How is the influx of refugees being viewed by the Turkish public? Does Erdogan's government have the political and popular support to cope with the crisis?
The Turkish public feels a mixture of resentment, frustration and empathy. Cultural and lifestyle clashes are most visible in border provinces, where locals complain their cities’ fabric has been destroyed by the new arrivals. They complain Syrians create a security problem and that crime rose, even though this isn’t always backed by official figures. Some locals resent that these newcomers take jobs that could have gone to Turks, but at the same time they fear that unemployed Syrians would be an even bigger menace. Nonetheless, there have so far been only a few cases of open tensions between locals and refugees. This is partly because there’s still widespread empathy toward Syrian civilians and their suffering. There’s also a sense of “kinship” in the provinces along the Syrian border.
On a larger scale, Turkey has been spared the worst of the sectarian spillover from Syria that we see elsewhere in the region. Turkey’s government has contained intercommunal tensions well so far, and the risk of major sectarian contagion remains low. Nonetheless, its Syria policy is unpopular domestically. In our report, we point to a December 2013 poll by Turkey’s Kadir Has University where 65 percent of respondents considered the Syrian crisis Turkey’s most intractable problem, and only 27 percent thought the ruling Justice and Development Party’s (AKP) Middle East policies were successful. Another poll in January found that 65 percent thought Turkey should immediately stop taking Syrian refugees, and 30 percent of these also wanted to send back those already in the country.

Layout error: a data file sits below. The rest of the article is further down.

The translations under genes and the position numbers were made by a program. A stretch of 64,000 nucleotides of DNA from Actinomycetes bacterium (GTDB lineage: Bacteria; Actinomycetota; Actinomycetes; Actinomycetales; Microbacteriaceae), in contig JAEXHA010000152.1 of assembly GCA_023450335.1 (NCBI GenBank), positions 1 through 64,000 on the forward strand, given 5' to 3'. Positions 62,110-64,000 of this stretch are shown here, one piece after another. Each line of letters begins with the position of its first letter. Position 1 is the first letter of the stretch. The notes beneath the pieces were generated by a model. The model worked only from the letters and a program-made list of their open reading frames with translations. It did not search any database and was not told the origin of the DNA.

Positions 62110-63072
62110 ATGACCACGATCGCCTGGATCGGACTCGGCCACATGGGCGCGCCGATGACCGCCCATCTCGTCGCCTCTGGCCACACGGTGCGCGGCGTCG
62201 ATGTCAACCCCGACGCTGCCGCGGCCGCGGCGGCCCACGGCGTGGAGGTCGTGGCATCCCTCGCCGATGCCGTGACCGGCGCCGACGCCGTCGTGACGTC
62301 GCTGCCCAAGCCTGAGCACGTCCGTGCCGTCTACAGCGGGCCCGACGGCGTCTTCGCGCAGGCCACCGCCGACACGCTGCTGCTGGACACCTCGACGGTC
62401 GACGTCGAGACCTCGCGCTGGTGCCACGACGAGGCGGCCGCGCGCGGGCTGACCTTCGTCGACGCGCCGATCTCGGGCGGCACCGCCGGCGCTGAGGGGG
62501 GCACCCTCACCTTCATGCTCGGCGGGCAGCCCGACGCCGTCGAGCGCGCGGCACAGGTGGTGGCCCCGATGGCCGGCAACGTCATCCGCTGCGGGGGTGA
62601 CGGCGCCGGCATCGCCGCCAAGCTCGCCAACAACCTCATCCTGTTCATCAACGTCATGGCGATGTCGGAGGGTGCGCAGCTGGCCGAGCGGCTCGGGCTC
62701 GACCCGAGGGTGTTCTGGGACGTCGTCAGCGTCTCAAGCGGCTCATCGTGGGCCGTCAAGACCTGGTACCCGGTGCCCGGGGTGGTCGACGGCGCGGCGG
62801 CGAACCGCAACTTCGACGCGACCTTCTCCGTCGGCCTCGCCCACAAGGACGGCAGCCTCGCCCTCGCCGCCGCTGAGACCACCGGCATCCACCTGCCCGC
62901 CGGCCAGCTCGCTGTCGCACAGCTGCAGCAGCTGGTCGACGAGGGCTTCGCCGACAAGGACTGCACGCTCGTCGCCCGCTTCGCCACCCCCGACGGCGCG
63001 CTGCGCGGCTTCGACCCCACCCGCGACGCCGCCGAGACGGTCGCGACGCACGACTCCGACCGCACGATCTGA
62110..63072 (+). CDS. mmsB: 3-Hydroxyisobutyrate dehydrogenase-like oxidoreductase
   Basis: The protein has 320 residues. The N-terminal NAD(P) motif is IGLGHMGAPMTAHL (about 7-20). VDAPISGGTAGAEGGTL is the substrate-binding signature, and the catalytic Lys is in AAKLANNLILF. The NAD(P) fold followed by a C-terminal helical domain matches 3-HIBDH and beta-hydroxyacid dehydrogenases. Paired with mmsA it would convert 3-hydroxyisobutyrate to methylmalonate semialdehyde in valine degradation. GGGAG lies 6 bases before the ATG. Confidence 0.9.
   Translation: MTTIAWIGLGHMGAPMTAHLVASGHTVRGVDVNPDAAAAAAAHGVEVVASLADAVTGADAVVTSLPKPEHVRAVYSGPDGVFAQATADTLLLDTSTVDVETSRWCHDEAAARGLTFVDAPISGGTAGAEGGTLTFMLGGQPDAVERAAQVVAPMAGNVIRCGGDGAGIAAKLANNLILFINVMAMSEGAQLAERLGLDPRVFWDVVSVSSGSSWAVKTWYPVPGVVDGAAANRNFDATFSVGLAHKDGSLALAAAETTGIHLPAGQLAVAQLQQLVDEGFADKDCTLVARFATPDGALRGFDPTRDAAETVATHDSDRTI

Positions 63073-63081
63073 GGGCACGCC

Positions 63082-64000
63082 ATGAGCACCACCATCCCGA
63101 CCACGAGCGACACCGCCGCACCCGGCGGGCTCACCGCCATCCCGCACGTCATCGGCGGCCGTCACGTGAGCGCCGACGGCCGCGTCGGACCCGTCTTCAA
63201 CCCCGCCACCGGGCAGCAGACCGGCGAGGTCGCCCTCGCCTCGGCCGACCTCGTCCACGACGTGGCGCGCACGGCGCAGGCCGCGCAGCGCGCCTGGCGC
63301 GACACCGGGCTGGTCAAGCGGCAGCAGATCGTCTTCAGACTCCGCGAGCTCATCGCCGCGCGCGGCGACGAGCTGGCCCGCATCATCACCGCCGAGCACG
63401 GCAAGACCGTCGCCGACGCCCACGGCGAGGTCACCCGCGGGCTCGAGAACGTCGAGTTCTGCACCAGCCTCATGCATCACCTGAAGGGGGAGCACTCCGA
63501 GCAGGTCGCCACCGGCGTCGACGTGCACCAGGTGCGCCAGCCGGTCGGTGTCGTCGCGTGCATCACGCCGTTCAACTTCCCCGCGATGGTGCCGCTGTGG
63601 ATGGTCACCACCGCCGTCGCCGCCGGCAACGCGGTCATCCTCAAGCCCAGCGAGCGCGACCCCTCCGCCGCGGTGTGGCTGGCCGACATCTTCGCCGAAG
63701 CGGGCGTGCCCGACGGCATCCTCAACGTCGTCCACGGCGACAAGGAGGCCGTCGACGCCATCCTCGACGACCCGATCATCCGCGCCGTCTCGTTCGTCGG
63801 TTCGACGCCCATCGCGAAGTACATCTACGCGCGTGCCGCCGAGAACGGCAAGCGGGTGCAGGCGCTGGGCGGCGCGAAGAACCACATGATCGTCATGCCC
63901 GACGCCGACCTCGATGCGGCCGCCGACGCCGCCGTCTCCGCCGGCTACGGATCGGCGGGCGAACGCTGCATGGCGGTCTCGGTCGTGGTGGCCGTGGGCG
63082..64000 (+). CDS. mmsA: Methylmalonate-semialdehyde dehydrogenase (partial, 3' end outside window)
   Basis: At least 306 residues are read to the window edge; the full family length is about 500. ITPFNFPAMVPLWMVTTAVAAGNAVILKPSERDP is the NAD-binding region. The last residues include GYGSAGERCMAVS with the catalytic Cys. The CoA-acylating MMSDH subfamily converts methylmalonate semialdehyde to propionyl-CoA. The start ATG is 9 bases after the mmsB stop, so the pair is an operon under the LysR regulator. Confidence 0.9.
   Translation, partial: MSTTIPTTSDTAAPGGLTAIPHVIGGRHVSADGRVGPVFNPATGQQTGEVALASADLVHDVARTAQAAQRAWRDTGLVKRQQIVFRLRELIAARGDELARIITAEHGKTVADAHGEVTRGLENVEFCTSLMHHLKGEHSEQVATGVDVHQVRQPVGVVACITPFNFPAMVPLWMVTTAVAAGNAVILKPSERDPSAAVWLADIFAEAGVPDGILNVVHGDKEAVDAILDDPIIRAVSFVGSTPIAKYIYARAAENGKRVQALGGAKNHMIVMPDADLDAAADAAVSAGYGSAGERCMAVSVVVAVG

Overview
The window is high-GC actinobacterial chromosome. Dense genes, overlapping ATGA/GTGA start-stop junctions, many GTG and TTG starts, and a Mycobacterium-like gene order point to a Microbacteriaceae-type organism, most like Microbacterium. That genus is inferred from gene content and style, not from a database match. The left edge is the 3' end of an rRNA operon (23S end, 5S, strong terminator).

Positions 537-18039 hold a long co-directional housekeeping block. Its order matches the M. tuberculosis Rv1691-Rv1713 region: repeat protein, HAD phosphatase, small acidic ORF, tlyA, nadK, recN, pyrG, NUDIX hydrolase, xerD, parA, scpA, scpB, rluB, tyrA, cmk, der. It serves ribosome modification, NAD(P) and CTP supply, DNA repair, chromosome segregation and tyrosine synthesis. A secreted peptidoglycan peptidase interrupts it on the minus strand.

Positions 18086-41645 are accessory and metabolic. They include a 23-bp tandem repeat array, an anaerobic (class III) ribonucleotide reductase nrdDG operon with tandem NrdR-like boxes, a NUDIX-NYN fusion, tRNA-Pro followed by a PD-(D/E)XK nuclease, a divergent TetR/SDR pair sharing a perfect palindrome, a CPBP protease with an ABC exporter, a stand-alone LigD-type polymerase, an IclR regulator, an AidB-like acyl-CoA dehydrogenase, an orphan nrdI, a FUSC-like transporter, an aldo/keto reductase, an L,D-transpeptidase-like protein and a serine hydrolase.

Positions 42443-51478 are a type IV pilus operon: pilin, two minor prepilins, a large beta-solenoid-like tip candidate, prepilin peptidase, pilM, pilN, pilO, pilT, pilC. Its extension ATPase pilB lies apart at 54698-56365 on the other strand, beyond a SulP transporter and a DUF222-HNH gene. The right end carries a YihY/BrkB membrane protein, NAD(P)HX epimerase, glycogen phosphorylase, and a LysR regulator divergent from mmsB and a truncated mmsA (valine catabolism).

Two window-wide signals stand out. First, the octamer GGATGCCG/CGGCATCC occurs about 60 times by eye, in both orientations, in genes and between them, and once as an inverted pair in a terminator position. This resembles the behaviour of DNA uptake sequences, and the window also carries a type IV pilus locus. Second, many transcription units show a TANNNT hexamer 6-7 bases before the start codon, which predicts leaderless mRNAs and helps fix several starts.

On the other hand, the unpopularity of its Syria policy hasn’t yet seriously hurt Prime Minister Recep Tayyip Erdoğan or his AKP government at the ballot box. AKP emerged victorious from the March 30 local elections, winning over 43 percent of the vote nationally.
Do you expect Syrians to return home, or could they eventually be absorbed into Turkey?
In our interviews, many Syrians said they wanted to eventually go home when the fighting stops. That’s one of the reasons why they prefer to stay close to the Syrian border, in Turkish cities like Gaziantep, Kilis, Hatay, Mardin or Urfa. But in reality, as the Syrian crisis extends into its fourth year, integration is happening and Turkey is already absorbing them in large numbers. Even if the violence in Syria stops, many Syrians will remain here for years, and all over the country Syrian workers have become a new class of cheap labor. We think Ankara should take more control of this currently haphazard process by working with the international community to establish better planned housing arrangements and giving those refugees who wish to integrate better opportunities for education, employment and cultural and social integration.